The Summit has grown to encompass a full-year program with outreach, educational and leadership opportunities for the students.

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Last December, 195 countries came together in Paris and reached an unprecedented agreement to limit global warming to well below 2 degrees Celsius.  This past Friday, April 22 – Earth Day, more than 170 countries joined in a historic event at the United Nations Headquarters in New York City to sign the landmark Paris climate agreement. 

University of Vermont sophomore and Adirondack Youth Climate leader and Saranac Lake High School alumna, Gina Fiorile along with The Wild Center’s Director of Programs, Jen Kretser, were at the United Nations for this historic Earth Day event. Gina had the honor of opening the US Pavilion as a featured speaker on youth engagement and climate change at COP21 in Paris last December. “I am grateful that the United Nations has recognized that young people are key stakeholders in combatting climate change and that we need to be part of the conversation.  COP 21 was just the beginning and in order to solve this, we need to engage everyone,” said Fiorile of the days' events.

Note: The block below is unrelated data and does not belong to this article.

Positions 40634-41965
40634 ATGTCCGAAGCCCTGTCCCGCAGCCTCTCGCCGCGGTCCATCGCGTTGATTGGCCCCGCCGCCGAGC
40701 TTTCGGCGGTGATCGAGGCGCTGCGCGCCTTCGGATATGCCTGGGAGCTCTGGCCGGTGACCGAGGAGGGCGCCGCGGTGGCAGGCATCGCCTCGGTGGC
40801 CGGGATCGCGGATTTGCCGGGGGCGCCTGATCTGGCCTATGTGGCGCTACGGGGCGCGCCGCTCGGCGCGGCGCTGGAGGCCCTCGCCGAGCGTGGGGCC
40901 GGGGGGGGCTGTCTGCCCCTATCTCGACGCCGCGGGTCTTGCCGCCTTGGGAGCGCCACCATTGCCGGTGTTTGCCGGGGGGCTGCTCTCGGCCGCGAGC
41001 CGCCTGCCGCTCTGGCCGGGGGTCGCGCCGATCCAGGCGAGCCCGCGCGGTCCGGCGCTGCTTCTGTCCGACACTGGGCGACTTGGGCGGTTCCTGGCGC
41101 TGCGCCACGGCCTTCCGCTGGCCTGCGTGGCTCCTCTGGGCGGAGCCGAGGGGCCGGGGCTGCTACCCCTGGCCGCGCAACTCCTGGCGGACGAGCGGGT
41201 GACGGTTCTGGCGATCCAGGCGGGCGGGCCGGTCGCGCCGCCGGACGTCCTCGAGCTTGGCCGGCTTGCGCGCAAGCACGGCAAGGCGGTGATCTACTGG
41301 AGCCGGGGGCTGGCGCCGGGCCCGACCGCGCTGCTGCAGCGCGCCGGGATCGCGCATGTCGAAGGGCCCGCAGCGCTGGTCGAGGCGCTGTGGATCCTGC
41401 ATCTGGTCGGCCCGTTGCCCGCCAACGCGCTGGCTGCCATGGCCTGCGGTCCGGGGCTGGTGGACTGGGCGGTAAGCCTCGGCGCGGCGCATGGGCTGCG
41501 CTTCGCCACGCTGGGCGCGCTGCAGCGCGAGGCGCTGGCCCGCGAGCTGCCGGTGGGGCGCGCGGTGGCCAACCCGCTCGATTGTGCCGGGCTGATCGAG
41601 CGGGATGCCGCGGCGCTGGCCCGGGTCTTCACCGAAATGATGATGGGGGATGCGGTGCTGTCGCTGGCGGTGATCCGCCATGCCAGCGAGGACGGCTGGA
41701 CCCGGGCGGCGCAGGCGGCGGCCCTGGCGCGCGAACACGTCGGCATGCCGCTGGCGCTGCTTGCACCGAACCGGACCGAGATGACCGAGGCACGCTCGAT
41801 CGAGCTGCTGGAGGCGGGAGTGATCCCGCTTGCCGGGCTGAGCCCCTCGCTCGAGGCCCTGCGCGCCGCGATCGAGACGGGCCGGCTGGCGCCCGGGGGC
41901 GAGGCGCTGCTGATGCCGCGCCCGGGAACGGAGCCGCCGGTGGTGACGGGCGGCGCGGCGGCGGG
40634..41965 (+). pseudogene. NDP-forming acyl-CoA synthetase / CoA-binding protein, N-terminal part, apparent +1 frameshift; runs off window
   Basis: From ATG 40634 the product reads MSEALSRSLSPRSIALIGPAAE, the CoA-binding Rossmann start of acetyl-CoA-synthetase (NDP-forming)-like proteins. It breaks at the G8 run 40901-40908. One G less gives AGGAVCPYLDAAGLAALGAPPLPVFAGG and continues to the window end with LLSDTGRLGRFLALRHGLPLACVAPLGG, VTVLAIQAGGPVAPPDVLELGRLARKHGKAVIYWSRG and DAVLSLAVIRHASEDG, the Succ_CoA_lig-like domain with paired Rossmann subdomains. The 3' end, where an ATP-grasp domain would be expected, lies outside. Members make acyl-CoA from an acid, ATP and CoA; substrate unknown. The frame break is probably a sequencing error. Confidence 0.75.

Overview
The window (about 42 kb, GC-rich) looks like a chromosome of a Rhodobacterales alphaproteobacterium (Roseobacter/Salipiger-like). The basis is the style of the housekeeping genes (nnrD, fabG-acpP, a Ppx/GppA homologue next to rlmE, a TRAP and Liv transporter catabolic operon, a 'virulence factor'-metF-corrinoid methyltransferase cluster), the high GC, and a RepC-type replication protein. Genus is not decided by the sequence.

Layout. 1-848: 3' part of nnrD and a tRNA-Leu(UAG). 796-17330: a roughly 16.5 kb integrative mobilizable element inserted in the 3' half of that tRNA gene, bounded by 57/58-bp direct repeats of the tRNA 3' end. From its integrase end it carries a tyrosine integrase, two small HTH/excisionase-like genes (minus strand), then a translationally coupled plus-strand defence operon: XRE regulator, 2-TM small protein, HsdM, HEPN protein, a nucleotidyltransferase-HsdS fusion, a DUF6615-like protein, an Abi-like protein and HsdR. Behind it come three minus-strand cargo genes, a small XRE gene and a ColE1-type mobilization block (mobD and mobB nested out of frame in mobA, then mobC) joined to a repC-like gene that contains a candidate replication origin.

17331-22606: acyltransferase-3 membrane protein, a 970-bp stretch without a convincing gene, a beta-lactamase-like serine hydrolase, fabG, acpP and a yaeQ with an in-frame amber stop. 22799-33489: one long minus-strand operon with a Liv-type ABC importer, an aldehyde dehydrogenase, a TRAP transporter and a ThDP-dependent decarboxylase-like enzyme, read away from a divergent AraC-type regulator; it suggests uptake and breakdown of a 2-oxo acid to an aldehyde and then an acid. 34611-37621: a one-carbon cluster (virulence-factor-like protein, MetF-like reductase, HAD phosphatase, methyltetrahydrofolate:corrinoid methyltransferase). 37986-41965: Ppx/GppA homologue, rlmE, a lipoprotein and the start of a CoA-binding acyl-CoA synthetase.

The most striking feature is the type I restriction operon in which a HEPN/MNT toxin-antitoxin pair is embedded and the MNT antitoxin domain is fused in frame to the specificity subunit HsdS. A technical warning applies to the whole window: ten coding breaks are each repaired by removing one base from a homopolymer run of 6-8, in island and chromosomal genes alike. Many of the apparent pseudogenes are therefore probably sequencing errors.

Leader after world leader remarked on the critical importance of the putting the agreement into action.  Speakers included Secretary of State John Kerry, the President of France Francois Hollande, Prime Minister of Canada Justin Trudeau and many more.  UN ambassador of peace, actor Leonardo DeCaprio concluded the opening ceremony with “Now is the time for bold unprecedented action. Which side of history will you be on?”